Hybrid Striped Bass
By Dan Burden, content specialist, AgMRC, Iowa State University, email@example.com.
Revised June 2012.
Hybrid striped bass are a laboratory cross between striped bass (rockfish) (Morone saxatilis) and white bass (Morone chrysops). The crosses also are know as “wipers.” Hybrid striped bass are not capable of reproducing with one another; however, they may backcross with either striped bass or white bass. Hybrids of this type are produced for their fast growth rate, generally increased harvestable size and offspring vigor. The parent species, as well as the hybrid offspring, are voracious predators and are fed high-protein, grain-based diets to prevent rampant cannibalization in closed production systems.
When they are breeding migrants in freshwater, striped bass are anadromous fish associated with coastal streams. Otherwise, they are coastal saltwater residents. In landlocked freshwater systems, striped bass may run from a lake into a river system, spending the majority of their life cycle in the larger body of water but returning to freshwater streams to spawn. They occur along the Atlantic coast from the St. Lawrence River to the St. Johns River, Florida, as well as the Gulf of Mexico and tributaries in Alabama, Mississippi and Louisiana. They are an important recreational fish species in the United States and have been introduced into many large reservoir systems as a sport fish.
The distribution of white bass includes the St. Lawrence River west through the Great Lakes states from New York to Minnesota, west to South Dakota and south in the Ohio and Mississippi valleys to the Gulf of Mexico. Its natural range has been greatly enhanced as a result of sport-fish stocking programs. White bass are generally found in schools in large streams, lakes and reservoirs. They prefer clear water and tend to be found over sand, rock or gravel bottoms. Spawning begins in the spring as water temperatures approach 55°F to 60°F. A single female may produce up to 500,000 eggs.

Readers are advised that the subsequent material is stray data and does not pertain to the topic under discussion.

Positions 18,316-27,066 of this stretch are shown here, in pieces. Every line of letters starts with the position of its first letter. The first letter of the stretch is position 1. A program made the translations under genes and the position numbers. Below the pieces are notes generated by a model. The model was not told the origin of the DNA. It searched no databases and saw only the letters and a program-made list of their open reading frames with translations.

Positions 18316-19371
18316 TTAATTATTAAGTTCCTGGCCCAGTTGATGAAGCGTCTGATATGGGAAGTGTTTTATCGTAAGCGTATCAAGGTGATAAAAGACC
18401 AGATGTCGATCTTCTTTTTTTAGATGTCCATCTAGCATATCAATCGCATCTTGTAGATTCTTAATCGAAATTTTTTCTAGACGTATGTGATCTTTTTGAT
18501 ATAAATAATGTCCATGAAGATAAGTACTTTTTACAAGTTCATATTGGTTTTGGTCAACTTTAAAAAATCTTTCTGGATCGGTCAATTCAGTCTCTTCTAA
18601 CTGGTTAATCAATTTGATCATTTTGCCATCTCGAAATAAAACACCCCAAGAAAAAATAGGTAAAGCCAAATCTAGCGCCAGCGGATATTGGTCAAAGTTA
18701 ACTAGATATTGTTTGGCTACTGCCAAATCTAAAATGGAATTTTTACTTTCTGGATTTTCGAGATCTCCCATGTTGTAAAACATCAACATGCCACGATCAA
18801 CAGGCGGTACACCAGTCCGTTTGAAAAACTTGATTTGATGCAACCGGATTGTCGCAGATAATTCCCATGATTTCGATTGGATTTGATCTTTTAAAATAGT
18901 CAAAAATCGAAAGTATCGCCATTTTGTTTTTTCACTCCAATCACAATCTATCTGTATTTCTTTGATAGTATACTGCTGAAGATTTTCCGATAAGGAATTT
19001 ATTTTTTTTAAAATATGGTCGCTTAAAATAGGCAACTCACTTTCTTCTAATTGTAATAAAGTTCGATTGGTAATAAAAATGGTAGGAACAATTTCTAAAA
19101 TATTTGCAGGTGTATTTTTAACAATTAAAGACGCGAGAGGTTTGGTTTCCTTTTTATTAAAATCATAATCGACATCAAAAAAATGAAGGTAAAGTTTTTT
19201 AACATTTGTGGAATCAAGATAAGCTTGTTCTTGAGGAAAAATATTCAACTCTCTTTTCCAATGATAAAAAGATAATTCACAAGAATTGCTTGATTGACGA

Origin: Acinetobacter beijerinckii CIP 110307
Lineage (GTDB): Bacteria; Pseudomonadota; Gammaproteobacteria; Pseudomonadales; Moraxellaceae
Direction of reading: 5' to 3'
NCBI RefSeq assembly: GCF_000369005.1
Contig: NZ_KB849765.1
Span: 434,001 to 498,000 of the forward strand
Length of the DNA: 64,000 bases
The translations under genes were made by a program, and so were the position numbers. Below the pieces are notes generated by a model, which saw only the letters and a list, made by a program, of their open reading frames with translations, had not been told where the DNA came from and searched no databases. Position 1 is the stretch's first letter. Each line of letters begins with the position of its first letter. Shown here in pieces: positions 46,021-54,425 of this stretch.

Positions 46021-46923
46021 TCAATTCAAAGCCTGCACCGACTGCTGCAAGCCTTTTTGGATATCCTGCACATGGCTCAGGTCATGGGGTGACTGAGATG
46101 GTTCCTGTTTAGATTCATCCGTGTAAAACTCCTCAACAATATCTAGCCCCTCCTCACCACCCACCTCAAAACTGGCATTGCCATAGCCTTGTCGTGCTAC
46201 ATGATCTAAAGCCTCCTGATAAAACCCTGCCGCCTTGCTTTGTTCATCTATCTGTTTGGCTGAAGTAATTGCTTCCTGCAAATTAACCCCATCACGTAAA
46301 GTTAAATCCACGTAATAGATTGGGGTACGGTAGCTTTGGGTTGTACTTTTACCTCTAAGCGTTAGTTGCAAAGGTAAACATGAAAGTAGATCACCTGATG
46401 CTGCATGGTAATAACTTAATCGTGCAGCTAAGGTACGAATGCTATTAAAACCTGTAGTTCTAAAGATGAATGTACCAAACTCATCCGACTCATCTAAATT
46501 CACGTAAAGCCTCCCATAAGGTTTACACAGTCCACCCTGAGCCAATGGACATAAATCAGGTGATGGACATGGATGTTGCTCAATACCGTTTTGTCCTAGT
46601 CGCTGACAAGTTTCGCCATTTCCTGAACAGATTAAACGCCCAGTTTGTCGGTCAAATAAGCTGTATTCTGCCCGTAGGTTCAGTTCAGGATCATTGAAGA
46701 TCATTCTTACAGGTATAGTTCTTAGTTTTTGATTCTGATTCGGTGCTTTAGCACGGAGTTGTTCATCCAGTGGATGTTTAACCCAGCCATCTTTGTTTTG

Currently, production of hybrid striped bass usually begins with “in-house” brood stock or with fingerlings purchased from other producer’s rearing facilities. Fingerlings are reared at 79°F in hard water at a pH maintained at between 6.5 and 8.5 with a dissolved oxygen level above 6.0 ppm. Most hybrids are tank reared, although there is some interest in rearing them in ponds in the southern states.
Hybrid striped bass “wipers” are cultured in private facilities mainly for supply to the restaurant and supermarket trade as a food fish or a fresh or frozen, filleted product. Much is sold as a “whole-fresh” product to high-end restaurants and some is exported by air-freight to European markets. Properly frozen fish have a shelf life of up to four months.
Hybrid striped bass production is rapidly expanding in the United States. Annual production has increased from about 400,000 pounds in 1987 to about 11 million pounds in 2005. According to the last Census of Aquaculture, 67 of the 87 farms raising hybrid striped bass in 2005 emphasized the production of foodsize striped bass, with total sales of $27.7 million. A much smaller number of farms, a total of 17, raised stockers. Production growth is a response to some reduction in natural fishery stocks of striped bass, generally increased urban-based market demand for seafood and the development of improved culture techniques for this species. Other countries, including Taiwan, Israel and Italy, have extensive, expanding production systems. (Hybrid Striped Bass Production 2004)